About This Issue

Representing children in juvenile court is a complex and specialized area of practice. It requires the integration of brain science, adolescent development research, data, and racial justice advocacy with the legal jurisprudence of criminal law as well as youth rights law. Youth defense necessitates holistic representation and competencies around the various systems that affect a child’s life, from education to mental health. The U.S. Supreme Court demands that every child be equipped with a meaningful and zealous lawyer under the Fourteenth Amendment. To fulfill this constitutional mandate, youth defense must be recognized and upheld as a specialized area of law by all stakeholders in juvenile court.

Justice sign on a Law Courts building.  New high resolution version shown below:

What You Need To Know

Youth Defense Standards

The Gault Center developed national standards for the practice of youth defense to serve as a model for stakeholders to implement at the state level to ensure that all children are receiving competent, ethical, and zealous advocacy, as required by the U.S. Constitution. The standards set a framework for representation that is anchored in the law, science, and professional codes of responsibility. They call for the early and timely appointment of counsel that extends throughout the duration of the court process, including post-dispositional and appellate representation. The standards also acknowledge the important and vital role that youth defenders must play in the discourse on public policy and youth justice reform.

DOJ Statement of Interest

The Department of Justice issued a Statement of Interest in a civil lawsuit, N.P. v. Georgia, and asserted the critical importance of children having access to qualified counsel. The DOJ reasoned, “Indeed, the unique qualities of youth demand special training, experience and skill for their advocates.” Accordingly, the DOJ called for systems to provide youth defenders with sufficient time and resources, adequate training, and specialization in defending children to fulfill the constitutional mandate of providing competent and zealous representation.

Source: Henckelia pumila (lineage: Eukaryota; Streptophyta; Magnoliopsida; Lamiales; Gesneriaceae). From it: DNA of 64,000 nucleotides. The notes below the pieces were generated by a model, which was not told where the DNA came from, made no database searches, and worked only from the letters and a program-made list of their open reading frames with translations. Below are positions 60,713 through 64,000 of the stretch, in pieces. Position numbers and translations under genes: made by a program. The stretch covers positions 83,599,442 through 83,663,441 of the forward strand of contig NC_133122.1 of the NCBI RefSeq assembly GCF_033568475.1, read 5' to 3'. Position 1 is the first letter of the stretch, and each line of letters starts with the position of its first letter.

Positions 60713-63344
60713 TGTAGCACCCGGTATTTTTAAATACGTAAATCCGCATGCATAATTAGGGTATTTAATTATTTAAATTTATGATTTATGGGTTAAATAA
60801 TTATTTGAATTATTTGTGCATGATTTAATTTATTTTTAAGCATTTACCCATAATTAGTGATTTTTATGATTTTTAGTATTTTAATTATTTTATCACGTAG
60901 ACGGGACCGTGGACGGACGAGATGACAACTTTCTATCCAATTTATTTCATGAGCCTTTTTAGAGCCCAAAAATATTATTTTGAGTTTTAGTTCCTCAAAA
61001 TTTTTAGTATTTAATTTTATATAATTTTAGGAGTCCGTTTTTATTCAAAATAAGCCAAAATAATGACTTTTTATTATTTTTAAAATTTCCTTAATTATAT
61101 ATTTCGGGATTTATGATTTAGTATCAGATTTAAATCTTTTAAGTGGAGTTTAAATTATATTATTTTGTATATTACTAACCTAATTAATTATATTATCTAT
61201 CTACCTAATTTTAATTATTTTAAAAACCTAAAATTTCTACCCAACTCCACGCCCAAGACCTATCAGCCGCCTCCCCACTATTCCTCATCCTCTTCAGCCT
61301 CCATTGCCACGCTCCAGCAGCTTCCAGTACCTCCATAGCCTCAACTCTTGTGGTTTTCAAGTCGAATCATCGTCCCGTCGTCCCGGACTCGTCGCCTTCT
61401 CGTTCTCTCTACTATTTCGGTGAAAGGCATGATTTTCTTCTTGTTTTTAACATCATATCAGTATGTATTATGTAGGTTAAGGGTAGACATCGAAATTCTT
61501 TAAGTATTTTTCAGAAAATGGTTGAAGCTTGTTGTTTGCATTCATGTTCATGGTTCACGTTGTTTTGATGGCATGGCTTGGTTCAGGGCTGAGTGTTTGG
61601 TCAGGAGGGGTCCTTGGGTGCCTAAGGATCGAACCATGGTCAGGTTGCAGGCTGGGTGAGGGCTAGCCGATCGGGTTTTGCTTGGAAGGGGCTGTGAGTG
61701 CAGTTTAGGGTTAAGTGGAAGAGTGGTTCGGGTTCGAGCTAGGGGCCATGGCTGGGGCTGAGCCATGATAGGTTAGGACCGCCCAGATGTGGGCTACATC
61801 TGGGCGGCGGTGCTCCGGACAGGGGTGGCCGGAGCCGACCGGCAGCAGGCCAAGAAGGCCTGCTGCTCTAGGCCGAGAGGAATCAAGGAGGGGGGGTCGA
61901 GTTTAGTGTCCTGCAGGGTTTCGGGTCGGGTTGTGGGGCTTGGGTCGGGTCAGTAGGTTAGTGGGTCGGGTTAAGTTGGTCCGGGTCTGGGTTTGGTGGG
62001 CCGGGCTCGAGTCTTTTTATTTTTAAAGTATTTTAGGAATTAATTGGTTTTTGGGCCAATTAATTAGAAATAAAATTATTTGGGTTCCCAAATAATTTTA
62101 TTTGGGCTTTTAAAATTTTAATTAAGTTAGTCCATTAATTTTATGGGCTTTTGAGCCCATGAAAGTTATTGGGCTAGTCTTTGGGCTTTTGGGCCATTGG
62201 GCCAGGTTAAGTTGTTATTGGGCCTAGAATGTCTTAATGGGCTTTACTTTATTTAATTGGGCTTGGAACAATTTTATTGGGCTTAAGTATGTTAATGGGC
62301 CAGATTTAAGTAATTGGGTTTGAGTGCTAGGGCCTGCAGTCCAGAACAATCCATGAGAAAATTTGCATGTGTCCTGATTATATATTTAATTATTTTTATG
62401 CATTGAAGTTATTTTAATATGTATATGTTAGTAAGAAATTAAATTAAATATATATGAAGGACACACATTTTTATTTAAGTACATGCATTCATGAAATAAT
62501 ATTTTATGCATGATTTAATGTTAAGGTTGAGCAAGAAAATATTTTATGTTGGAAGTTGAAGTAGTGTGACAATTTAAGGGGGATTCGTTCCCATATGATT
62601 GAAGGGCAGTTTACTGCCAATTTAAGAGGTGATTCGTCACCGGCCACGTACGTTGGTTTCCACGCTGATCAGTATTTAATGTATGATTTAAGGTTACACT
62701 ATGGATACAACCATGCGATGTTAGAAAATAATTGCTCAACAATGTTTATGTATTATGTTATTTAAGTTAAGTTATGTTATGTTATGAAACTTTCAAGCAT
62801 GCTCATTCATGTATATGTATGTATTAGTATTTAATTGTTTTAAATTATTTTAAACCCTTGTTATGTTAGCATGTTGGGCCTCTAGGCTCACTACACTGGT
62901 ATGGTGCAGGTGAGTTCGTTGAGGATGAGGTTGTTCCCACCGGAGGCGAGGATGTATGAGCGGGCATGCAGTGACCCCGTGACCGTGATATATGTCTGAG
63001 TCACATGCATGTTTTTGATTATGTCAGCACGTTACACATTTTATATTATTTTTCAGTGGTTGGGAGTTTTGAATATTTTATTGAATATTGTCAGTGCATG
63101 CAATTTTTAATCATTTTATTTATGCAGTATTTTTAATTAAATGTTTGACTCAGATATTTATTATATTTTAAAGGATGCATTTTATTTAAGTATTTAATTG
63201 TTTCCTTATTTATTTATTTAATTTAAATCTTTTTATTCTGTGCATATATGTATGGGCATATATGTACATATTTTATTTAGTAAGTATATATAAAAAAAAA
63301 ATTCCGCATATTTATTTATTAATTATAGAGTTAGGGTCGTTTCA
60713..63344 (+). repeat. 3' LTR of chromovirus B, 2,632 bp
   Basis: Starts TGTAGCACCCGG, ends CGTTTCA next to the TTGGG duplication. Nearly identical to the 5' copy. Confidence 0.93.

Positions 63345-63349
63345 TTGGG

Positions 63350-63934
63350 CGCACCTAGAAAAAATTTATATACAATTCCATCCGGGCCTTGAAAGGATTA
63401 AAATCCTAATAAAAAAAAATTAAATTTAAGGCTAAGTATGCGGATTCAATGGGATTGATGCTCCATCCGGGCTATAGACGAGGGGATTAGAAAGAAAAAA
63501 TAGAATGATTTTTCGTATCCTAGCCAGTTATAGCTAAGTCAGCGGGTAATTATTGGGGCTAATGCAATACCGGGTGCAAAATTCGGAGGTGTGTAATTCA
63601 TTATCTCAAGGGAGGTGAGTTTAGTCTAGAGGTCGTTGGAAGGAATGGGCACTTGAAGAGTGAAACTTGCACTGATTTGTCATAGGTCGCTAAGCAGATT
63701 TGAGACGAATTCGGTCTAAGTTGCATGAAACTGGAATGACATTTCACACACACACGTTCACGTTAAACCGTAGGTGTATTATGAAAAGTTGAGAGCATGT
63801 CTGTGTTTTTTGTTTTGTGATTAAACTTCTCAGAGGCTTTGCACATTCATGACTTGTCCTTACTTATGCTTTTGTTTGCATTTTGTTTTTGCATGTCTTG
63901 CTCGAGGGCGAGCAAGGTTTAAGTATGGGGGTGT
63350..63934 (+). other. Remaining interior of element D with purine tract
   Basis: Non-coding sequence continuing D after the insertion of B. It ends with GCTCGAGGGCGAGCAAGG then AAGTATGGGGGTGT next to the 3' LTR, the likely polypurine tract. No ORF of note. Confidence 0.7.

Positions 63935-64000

Our Current Efforts

State Reform

The Gault Center has worked with several jurisdictions to effectuate youth specific practice standards and remains committed to providing technical assistance and strategic advice for jurisdictions that are looking to draft and implement state-based youth defense standards. To date, over 20 jurisdictions have some level of professional standards specific to defense attorneys representing youth.


Training is the cornerstone of ensuring that young people facing juvenile court will be equipped with a competent and zealous advocate to effectively defend their case. As an effort to build a corps of specialized youth defenders across the country, the Gault Center organizes and delivers training sessions on a wide range of topics, including racial justice, detention advocacy, and adolescent development. The Gault Center also provides training for multi-stakeholder groups, including judges, court personnel, probation officers, and others to raise awareness around issues that implicate children’s rights.